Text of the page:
The Florida Bar

Daily News Summary

An electronic digest of media coverage of interest to members of The Florida Bar compiled each workday by the Public Information and Bar Services Department. Electronic links are only active in today's edition. For information on previous articles, please contact the publishing newspaper directly.

Links to online newspapers

Nov. 14, 2013


JUDGE'S RULING OVERTURNED WILL OF THE VOTERS -- Florida Times-Union (requires subscription), Editorial,, Nov. 13, 2013.
"In 1994, Florida’s voters overwhelmingly passed a constitutional amendment that banned the use of the gill nets commercial fishermen had been using to catch fish, especially mullet, like there was no tomorrow. In the intervening two decades, commercial fishermen have tried to get the ban overturned in the courts. They lost every time until they hooked a sympathetic judge, Circuit Judge Jackie Fulford of the Second Judicial Circuit . . . The real absurdity is that a single circuit court judge can issue a ruling that overturns the will of the state’s voters and affect the entire state, not just the circuit where that judge presides. Fulford’s order is now being considered by the First District Court of Appeal, which issued a stay."

ETHICS CASE AGAINST JUDGE LAURA WATSON WON'T BE DISMISSED -- Daily Business Review (requires subscription),, Nov. 13, 2013.
Broward Circuit Judge Laura Watson, battling an ethics investigation by the Florida Judicial Qualifications Commission, could not persuade the chair to dismiss the case Wednesday [Nov. 13] at a hearing. Watson was elected to the circuit a year ago, and she is being tried for her conduct as an insurance litigator in a case that produced a $14.5 million settlement with Progressive Insurance in 2004. On the eve of Watson's election, The Florida Bar found probable case but did not proceed because she became a judge. Following up the Bar's findings, the JQC alleged Watson improperly allocated settlement funds, failed to inform clients of conflicts of interest in the settlement, failed to provide clients with closing statements or failed to advise them of material facts necessary to make an informed decision. The court set trial for Feb. 10.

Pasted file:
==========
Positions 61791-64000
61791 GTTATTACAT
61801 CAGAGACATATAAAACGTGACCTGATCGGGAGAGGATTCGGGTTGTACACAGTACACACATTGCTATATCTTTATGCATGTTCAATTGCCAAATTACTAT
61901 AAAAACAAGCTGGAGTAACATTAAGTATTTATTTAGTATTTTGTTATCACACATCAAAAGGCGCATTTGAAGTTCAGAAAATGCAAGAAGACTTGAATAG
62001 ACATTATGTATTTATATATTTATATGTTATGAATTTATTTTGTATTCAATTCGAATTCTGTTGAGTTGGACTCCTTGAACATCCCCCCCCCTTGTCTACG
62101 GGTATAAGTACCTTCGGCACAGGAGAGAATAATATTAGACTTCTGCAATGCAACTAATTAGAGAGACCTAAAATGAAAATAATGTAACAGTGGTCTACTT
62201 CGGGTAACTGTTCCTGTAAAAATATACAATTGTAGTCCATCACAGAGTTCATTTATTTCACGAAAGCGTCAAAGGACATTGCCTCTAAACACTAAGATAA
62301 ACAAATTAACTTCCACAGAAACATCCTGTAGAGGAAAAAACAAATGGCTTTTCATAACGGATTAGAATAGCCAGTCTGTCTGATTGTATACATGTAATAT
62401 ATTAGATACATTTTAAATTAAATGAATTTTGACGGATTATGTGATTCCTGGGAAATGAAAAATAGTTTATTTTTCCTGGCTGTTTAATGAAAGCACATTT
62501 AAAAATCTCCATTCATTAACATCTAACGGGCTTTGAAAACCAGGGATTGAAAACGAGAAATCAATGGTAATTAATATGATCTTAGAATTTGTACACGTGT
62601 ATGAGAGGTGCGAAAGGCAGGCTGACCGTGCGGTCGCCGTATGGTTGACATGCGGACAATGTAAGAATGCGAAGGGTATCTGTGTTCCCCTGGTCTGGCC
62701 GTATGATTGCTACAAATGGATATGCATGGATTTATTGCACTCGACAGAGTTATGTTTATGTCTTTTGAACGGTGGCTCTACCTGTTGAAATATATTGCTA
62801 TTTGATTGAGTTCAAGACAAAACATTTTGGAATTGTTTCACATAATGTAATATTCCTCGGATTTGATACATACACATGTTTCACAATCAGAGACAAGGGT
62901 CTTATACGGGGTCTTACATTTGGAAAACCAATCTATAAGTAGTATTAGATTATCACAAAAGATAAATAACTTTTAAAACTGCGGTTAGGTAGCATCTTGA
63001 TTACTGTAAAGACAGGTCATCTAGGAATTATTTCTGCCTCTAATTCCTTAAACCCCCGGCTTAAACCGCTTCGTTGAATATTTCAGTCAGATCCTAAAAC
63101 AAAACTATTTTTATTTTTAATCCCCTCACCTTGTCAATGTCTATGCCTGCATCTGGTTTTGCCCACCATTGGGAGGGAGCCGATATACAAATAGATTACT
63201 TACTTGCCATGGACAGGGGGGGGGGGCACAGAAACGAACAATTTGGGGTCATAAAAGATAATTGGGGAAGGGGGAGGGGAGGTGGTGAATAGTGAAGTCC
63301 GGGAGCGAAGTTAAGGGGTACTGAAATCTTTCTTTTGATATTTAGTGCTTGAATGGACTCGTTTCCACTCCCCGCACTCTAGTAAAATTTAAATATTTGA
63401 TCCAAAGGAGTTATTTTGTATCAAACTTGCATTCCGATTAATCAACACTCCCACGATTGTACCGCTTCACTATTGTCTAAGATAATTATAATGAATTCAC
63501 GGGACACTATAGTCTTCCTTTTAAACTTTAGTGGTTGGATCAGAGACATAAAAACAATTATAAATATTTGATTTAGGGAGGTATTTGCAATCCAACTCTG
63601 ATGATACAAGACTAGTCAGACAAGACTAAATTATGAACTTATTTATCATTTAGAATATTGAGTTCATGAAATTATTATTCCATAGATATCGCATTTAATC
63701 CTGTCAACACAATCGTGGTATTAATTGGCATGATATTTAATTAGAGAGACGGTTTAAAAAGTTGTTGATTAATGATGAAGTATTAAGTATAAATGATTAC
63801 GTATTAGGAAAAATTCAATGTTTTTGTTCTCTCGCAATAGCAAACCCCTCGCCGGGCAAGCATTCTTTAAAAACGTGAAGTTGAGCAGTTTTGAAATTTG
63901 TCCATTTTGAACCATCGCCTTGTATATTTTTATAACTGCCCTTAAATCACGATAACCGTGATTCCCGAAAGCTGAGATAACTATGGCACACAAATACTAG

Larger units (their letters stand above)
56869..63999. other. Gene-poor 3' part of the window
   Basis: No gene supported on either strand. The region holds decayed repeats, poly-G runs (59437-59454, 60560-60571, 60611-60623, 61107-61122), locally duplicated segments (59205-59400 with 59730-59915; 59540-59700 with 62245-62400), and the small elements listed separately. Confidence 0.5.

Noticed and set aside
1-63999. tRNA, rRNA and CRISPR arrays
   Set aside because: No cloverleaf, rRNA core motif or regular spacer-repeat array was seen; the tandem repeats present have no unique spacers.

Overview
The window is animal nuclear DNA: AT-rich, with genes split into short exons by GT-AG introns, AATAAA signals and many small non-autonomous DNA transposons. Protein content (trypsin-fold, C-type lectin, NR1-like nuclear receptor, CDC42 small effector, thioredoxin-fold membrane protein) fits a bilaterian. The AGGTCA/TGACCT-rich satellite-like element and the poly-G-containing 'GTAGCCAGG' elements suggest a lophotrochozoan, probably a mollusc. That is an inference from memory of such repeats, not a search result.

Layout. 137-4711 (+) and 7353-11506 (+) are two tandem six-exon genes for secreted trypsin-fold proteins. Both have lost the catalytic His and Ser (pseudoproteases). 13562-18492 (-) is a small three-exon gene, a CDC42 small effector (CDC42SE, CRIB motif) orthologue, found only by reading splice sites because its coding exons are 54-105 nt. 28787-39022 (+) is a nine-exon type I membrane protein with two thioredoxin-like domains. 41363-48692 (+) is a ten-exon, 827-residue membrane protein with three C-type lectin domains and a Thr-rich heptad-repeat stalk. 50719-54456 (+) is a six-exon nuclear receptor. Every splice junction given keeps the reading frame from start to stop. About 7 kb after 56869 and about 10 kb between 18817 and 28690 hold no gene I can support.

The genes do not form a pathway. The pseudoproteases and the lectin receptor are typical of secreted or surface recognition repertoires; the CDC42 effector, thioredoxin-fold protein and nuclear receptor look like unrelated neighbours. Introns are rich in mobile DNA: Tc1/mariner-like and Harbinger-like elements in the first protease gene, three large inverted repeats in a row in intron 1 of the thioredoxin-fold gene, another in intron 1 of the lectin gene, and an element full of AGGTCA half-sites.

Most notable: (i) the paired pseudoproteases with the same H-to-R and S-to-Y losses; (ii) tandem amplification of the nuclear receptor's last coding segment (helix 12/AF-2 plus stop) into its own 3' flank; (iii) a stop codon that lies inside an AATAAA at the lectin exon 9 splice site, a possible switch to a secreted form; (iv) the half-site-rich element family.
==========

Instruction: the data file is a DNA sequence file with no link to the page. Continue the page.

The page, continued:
--Civil Justice Issues--

FLORIDA TEACHER VALUE-ADDED DATA IS PUBLIC RECORD, APPEAL COURT RULES -- Florida Times-Union (requires subscription),, Nov. 13, 2013.
According to a ruling released Tuesday [Nov. 12] by the 1st District Court of Appeal, Florida’s controversial value-added teacher data are public record. The Times-Union sued the state in February for the data’s release. Tuesday’s decision reverses a lower circuit court ruling in March, which concluded the data were exempt from public inspection. According to state law, a teacher’s evaluation is not subject to disclosure under the public records law until a year following the school year in which the evaluation was given, but “it does not follow that any information or data used to prepare the evaluation is likewise exempt from disclosure,” the appeal court ruled. The value-added calculation is half of a teacher’s total evaluation. The other half comes from observations made by principals and other personnel. The Times-Union asked the state’s Department of Education on Tuesday when the data would be released to the paper. In response, a spokeswoman said the department is reviewing the opinion and considering all options.

Even though Central Florida's housing market has been recovering for more than a year, the number of Orlando-area homeowners entering foreclosure has increased for a second consecutive month, a new report released today [Nov. 13] by the real-estate research firm RealtyTrac shows. Florida as a whole saw an increase of 36 percent in first-time filings. The statewide increase may be tied to a new foreclosure-expediting law that took effect in July, experts said. After the law took effect, banks could process uncontested foreclosures without going through the usual process, which took about four years. Initial foreclosure filings fell by almost half in the months after the new law took effect but now the first-time actions are climbing again. The longer-term view shows signs of an overall recovery for the housing market throughout the region. Compared with a year ago, foreclosure actions of all types declined 21 percent in the four-county Orlando area.


FREDDIE WORTHEN, FORMER VOLUSIA COUNTY JUDGE, DIES -- Daytona Beach News-Journal, http:/, Nov. 14, 2013.
Freddie J. Worthen, a former Volusia County judge and Army veteran known for his dedication and work ethic, died Saturday [Nov. 9]. Worthen, 79, retired from his judgeship in 2005 after spending 15 years hearing misdemeanor, criminal and traffic cases at the Courthouse Annex in Daytona Beach. The Seville native studied biology at Florida A&M University before joining the U.S. Army and serving as a second lieutenant for 22 years. He retired as a lieutenant colonel and received a bronze star for his service in Vietnam. After graduating from Howard University Law School, Worthen worked at a private practice in Daytona Beach before becoming a prosecutor for the State Attorney’s office in 1982. In 1989 he was appointed judge by Gov. Bob Martinez, making him the second black to serve as a county judge.

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[Revised: 11-15-2013]